2. Each of the bullets in a job description is a separate data source. Information is stored in silos and multiple locations, making it challenging to find, access, and share.

  3. Finding up-to-date versions of required documents can be frustrating and time consuming, and correlating the various sources of information is a challenge

  4. Need to access third-party data sources to get documents such as non-destructive testing files (NDT)

  5. In some cases, approvals may be required to access certain documents causing delays, and back-and-forth exchanges of information between multiple stakeholders takes time

  6. The need to constantly reach out to vendors, suppliers and other engineers to access CAD models and update repair/replace information, and receive appropriate approvals and confirmations is tedious

  7. Getting specific information to subject matter experts for their opinion

  8. Toolings are required for data analysis and for documenting the solutions that an engineer comes up with

  9. Keeping track of where new installations are present on site and their attributes (make model etc) is a challenge

  10. Testing and ensuring documentation is received/approved/sent out in time to avoid hold ups

  11. Send documents across all teams through various document control systems

  12. Cross-functional team workshops and meetings are held to vet out decisions based upon data. These are frequently on-site and face-to-face, requiring travel time and costs and potentially causing delays while increasing site exposure risk.

For reliability engineers, all this time spent sourcing, searching, accessing, traveling, and trying to communicate and collaborate using multiple different tools and methodologies takes a significant amount of time that could be used far more productively.

How technology is giving back time

Digital twins are revolutionizing reliability engineering by providing immersive 3D visualizations of sites and assets at a component level and on a global scale. Digital twins are virtual representations of an asset that span its lifecycle, uses simulation and machine learning to help decision making, and are updated from real-time data enabling sustainable asset integrity. Digital twins are paving the way for predictive analysis in engineering and for new ways of collaborating and innovating.


Digital twins allow users to easily search, find all the asset’s historic and current computer-aided design (CAD), geospatial, document management, internet of thing (IoT), and operational systems data in a single interface. Users are able to understand and view the data in 2D, 3D, and zoomable 360° panoramic reality. Users can have conversations in a 3D context within the application. Digital twins are especially valuable when they are vendor agnostic, meaning that the application can ingest,aggregate, verify, and contextualize data from any vendor.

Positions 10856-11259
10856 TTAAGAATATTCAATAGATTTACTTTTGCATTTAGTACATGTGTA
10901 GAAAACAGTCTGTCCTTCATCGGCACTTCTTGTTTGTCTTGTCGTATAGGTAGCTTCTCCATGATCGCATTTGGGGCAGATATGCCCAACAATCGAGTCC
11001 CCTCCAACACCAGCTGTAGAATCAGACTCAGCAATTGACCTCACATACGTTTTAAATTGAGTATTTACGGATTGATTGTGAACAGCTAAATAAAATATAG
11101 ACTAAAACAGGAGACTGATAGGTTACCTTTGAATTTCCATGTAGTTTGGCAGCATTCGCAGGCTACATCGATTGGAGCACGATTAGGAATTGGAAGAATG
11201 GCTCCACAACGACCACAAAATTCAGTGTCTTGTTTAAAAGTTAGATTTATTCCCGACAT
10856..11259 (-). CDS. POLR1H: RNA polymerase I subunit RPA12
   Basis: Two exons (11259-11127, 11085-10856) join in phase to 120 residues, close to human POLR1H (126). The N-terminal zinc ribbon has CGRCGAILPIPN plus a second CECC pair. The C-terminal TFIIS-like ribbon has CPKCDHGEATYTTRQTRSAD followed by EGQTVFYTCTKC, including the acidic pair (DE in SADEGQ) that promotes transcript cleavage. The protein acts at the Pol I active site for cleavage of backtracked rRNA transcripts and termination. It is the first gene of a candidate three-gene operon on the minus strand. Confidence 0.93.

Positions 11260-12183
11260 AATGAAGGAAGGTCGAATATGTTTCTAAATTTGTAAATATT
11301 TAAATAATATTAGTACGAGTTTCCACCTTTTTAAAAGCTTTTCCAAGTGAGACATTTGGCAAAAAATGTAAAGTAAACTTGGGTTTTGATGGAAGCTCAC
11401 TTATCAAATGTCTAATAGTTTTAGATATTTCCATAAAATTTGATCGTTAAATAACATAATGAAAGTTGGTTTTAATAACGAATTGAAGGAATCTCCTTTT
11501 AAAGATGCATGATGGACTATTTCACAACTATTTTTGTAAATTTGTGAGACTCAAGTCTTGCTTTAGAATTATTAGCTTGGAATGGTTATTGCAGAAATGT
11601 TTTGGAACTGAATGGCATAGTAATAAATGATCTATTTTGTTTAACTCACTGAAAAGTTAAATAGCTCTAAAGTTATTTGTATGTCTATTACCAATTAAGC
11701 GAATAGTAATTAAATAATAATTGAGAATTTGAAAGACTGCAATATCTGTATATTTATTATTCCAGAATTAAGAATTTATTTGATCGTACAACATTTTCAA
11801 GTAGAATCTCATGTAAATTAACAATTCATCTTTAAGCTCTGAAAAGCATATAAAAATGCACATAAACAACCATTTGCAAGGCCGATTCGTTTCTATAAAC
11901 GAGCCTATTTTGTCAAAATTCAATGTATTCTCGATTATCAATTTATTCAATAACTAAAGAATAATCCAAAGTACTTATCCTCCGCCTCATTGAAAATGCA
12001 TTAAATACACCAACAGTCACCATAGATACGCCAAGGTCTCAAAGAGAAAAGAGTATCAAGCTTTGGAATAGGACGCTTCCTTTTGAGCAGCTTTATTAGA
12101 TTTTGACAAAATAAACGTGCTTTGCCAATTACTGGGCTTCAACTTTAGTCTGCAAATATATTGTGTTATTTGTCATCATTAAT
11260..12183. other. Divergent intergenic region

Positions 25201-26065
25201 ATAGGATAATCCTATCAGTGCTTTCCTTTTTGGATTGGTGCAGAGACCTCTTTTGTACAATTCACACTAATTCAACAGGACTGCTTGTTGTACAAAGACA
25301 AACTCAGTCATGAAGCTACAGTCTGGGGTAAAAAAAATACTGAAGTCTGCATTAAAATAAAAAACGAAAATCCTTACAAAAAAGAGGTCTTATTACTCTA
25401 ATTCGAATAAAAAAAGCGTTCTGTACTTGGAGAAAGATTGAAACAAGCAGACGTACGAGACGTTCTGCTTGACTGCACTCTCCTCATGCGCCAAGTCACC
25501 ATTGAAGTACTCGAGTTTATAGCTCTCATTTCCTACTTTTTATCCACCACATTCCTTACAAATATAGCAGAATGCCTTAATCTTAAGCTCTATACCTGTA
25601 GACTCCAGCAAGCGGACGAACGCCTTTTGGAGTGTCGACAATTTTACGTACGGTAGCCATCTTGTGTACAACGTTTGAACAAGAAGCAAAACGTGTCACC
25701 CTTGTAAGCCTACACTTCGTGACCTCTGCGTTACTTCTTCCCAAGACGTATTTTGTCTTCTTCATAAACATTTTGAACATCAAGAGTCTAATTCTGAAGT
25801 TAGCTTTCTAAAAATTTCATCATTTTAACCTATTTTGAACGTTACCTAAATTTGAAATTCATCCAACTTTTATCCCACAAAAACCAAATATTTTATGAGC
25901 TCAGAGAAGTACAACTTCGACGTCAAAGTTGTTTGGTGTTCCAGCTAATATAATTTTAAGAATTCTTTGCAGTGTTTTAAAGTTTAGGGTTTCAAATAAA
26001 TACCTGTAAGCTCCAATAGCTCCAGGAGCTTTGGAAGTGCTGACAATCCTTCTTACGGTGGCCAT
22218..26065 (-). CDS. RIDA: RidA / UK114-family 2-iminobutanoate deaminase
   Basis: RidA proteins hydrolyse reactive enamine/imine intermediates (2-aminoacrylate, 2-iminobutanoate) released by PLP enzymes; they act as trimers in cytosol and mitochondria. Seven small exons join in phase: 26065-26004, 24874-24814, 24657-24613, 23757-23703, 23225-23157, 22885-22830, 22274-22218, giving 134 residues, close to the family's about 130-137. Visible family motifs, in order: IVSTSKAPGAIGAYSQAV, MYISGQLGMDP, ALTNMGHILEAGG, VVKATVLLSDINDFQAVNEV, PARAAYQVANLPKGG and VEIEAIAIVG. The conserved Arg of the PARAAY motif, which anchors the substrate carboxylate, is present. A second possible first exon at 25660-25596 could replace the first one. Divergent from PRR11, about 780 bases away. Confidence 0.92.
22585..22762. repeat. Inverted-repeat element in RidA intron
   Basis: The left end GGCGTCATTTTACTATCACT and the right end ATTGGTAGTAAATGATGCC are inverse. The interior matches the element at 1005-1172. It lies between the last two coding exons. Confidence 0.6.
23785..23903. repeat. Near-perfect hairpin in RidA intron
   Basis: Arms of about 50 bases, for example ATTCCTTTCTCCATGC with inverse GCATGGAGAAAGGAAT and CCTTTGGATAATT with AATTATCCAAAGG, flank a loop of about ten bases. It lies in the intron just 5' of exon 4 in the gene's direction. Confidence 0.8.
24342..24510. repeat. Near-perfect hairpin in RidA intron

By using real-time data and analytics from digital twins, reliability engineers can proactively detect anomalies, perform root cause analysis, and make data-driven decisions to improve asset reliability and minimize downtime. Digital twin software also facilitate collaboration between different teams and departments, fostering a holistic approach to reliability engineering and enabling cross-functional knowledge sharing.


Benefits and outcomes include:

  • Increased productivity

  • Reduced costs

  • Improved safety

  • Reduce site exposure

  • Reduced travel time

  • Enabled collaboration and time efficiencies in meetings, workshops, and communication

  • Reduced risk of field clashes

  • Improved workflow productivity

  • Holistic access to all available historic and current asset data

  • Real time remote site condition analysis

  • Remote emergency training

  • Time efficiency in tracking down data and supplier information with a single source of truth

For reliability engineers, the way of the future is digital. Ultimately, by harnessing the power of digital twins, reliability engineers can optimize asset performance, reduce costs, and enhance overall operational efficiency. Luckily, engineering has always been ahead of the curve when it comes to innovation and digital adoption. All that’s left is to encourage your organization and be a voice for change in your industry to ensure that we all move towards a more productive and sustainable future.